He allegedly stated he felt he was authorized to move the bins and pipe to his property because he was still working for CO&G. However, he allegedly said Cannon and Wilkinson did not know he moved the pipe bins from Wamsutter to his property.
On April 4, 2022, Detective Wharton received an email from Chabre listing CO&G missing equipment which included one orange weight indicator and two spools of one-inch swaged drill line.
A search warrant was granted on April 6, 2022, and resulted in over 15 items being seized from Meredith’s property that allegedly belonged to CO&G, including seven large blue pipe bins with piping, one orange weight indicator, and two one-inch swaged drill line on two separate spools.
On April 2, 2022, Meredith sent two invoices from Hud’s Wholesale Inc. to Detective Wharton listing out miscellaneous oilfield equipment he purchased. The second invoice listed drill line as part of the purchases. Ricky Alvarado, co-owner of Hud’s Wholesale Inc., told Detective Wharton he had created the first invoice for the purchase of equipment, however he could not locate the second invoice. He recalled the purchase was done through a cash sale.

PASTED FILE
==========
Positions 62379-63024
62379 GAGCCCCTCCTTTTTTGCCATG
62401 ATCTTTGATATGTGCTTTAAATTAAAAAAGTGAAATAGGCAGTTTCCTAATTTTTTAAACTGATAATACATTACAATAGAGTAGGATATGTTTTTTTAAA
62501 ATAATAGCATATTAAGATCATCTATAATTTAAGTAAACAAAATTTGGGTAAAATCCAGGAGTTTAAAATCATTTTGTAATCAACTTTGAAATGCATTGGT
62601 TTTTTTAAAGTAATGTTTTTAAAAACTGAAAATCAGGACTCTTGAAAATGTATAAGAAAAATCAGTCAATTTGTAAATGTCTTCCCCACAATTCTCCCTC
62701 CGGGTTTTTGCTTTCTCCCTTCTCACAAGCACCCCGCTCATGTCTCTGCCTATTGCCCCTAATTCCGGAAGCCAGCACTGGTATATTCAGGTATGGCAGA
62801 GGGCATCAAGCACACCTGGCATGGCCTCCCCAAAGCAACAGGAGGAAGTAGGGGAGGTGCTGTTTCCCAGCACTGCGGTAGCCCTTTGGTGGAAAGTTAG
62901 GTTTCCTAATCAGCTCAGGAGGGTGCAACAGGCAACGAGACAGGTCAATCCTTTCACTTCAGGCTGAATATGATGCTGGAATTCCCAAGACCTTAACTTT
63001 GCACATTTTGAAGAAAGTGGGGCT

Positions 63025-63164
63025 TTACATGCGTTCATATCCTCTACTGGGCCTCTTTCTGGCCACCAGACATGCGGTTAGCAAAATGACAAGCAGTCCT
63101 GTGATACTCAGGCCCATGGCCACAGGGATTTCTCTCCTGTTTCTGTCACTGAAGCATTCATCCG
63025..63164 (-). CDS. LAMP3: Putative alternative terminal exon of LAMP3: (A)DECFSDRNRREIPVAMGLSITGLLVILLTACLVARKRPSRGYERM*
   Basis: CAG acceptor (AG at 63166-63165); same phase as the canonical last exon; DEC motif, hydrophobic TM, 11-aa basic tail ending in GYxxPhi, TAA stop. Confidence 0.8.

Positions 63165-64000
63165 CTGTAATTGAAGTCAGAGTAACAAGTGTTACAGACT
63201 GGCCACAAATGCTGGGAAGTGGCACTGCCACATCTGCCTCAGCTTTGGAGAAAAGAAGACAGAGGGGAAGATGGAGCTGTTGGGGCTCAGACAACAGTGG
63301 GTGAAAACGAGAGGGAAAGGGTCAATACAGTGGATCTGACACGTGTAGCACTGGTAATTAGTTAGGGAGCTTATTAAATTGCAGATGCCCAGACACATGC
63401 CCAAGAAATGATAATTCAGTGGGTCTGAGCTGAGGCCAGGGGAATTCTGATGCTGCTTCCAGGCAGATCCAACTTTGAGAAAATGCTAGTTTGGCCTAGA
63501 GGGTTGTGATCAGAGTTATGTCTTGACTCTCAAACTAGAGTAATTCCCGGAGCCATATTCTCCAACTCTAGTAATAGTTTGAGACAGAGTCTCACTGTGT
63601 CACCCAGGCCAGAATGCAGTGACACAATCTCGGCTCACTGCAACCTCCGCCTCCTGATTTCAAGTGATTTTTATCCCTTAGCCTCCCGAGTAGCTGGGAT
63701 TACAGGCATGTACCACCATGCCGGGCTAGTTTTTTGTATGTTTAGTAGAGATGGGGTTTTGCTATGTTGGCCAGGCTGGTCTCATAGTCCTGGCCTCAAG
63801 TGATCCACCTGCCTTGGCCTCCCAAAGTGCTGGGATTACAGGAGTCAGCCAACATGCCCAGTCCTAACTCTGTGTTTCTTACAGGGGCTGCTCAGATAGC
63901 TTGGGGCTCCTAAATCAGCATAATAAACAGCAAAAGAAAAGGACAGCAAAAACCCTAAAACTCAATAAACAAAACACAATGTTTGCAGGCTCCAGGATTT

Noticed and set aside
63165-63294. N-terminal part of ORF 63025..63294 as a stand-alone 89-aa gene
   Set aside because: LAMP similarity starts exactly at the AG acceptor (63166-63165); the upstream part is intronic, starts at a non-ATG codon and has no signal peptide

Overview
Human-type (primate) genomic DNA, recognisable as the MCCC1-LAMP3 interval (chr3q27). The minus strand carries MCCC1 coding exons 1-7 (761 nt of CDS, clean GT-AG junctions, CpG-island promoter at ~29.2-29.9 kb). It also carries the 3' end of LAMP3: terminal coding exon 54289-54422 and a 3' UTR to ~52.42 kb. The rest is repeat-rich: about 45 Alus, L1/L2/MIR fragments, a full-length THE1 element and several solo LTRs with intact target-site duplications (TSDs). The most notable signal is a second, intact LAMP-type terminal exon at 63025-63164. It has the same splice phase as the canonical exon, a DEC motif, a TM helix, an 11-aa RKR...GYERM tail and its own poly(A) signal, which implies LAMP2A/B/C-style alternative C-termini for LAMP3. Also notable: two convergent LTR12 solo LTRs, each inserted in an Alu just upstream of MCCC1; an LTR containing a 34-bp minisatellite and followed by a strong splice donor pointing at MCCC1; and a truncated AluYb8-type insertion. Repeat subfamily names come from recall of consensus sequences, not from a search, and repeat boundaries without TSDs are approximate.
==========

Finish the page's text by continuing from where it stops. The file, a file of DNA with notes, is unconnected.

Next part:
Alvarado said it was possible that the second invoice was voided and the first invoice was created after Meredith added more items to his purchase. However, Alvarado said he was “uncomfortable with the situation” because the description of items in the second invoice did not seem correct.
Court documents state that Alvarado allegedly said, “What I’m uncomfortable with is, specific items being talked about like that, because yes there was some drill line, but I can’t tell you drill line length of any of that stuff, because it was taken off of rigs.” Alvarado was not confident that the drill line was included in the sale.
On April 14, 2022, Detective Wharton emailed Alvarado with photos of the one-inch swaged drill line on two separate spools that were seized from Meredith’s property, and asked if Alvarado’s business sold brand new drill line like pictured. Alvarado said he looked through photographs taken when he purchased STN Well Services and did not observe any photographs of drill line.